PS – Having been on both sides of the unsolicited RFP process (at the company that sends them, and as a freelance vendor who receives them) all I can say is there’s only 1 sure way to NOT get business, and that’s by not responding to a potential customer who uses RFPs! Whether you believe in the process or not, many large corporations will not hire a vendor without an RFP process. Daniel Szuc’s comment on your UXMatters posting was excellent and I’m in firm agreement with him.

  4. Craig,

    My comment was not directed towards the checklist itself, but the comment you made about using the checklist with an RFP process. I believe that your checklist can be used effectively to help evaluate a usability vendor, whether or not an RFP process is used.

    Usability vendors are getting inundated with RFPs that are spammed to dozens of other vendors before any kind of effort is made to qualify them. For this reason, there is a growing trend of not responding to such RFPs, since the likelihood of actually getting the work is minimal and you have better odds at getting business from real qualified leads.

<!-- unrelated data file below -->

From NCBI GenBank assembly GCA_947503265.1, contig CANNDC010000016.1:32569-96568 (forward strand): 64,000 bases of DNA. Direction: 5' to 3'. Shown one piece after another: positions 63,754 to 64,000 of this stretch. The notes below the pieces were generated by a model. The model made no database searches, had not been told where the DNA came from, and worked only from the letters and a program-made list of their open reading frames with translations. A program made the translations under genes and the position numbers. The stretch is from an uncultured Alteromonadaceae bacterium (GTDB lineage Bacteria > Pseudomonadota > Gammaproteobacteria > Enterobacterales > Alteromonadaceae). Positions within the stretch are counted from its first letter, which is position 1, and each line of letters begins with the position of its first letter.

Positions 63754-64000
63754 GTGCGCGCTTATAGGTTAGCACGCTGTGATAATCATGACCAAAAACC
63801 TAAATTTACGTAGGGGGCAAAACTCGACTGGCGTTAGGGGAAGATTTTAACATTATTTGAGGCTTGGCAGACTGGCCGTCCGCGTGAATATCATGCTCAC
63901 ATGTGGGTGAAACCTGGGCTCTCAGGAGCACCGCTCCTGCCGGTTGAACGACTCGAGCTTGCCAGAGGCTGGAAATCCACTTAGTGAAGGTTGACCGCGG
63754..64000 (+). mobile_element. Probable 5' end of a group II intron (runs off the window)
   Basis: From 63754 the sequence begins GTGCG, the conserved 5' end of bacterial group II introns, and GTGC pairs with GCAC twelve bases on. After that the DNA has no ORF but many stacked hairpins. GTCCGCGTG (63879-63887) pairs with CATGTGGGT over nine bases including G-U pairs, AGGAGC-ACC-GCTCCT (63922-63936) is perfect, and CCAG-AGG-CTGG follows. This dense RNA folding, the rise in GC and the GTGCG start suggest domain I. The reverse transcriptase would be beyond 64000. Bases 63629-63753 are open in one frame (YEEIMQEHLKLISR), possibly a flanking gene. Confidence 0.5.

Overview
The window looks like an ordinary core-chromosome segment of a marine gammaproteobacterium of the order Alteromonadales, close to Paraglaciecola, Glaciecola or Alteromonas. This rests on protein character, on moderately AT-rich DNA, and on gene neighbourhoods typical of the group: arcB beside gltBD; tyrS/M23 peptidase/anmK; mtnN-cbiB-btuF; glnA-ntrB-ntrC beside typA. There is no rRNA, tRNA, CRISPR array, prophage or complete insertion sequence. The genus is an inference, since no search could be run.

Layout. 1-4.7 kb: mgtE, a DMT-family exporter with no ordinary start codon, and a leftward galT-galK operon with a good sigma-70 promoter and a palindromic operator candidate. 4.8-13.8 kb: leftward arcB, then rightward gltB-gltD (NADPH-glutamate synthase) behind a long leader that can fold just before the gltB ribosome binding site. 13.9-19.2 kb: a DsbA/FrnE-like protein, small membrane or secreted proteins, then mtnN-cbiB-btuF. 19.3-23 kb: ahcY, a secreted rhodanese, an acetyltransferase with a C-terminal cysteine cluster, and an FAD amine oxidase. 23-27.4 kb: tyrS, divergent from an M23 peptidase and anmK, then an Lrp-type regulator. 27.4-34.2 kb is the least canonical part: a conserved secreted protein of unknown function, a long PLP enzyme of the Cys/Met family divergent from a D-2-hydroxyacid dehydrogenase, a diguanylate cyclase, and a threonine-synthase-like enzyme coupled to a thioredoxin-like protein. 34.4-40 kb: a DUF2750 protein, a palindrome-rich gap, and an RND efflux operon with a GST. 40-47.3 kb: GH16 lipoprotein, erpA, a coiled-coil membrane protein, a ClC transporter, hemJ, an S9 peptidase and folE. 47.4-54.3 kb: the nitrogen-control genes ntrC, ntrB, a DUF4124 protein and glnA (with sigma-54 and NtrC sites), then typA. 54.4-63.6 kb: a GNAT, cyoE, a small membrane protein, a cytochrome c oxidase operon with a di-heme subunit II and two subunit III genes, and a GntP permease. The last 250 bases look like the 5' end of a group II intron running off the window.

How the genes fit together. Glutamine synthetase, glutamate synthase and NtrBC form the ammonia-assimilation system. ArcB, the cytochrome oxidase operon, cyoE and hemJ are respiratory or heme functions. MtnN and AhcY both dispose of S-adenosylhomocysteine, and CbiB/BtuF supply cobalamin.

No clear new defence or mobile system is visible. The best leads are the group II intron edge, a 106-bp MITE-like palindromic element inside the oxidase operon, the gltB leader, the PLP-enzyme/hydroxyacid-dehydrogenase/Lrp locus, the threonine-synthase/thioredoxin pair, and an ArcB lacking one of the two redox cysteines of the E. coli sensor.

Again, I’d argue that responding to an unsolicited RFP is a sure way to NOT get business and waste your time. If a relationship doesn’t exist between a prospective client and a vendor before an RFP, there won’t be one afterward.

    My suggestion for companies seeking usability vendors is to pick up the phone and make contact prior to sending them an RFP. They need to qualify a few vendors over the phone (using your checklist would be a good start) and then consider whether or not an RFP is even necessary to send to them. This is a much better way to start a business relationship while ensuring the best vendor and solution is chosen.

  5. I certainly understand your point in terms of the time and energy it takes to respond to an RFI or an RFP, and thus your judgment of whether the time spent in writing the response is worth it, or not.

    However, having sent out dozens of RFIs and RFPs while at Countrywide, Prudential, WellPoint and other large firms, I can tell you that calling vendors was pretty much out of the question for a selection process. The reason why is because in all of those cases there was a selection committee that was required to review the vendors and make selections. Sending out RFPs to up to 10 vendors meant it was impractical to do phone inquiries.

    I agree with you that talking on the phone first is a great way to start the process, but eventually a committee needs the facts on paper with which to evaluate usability vendors.

    I doubt large firms will move away from an RFP process anytime soon, but hopefully a better way will be discovered to do these kinds of evaluations which cause vendors less hassle in responding.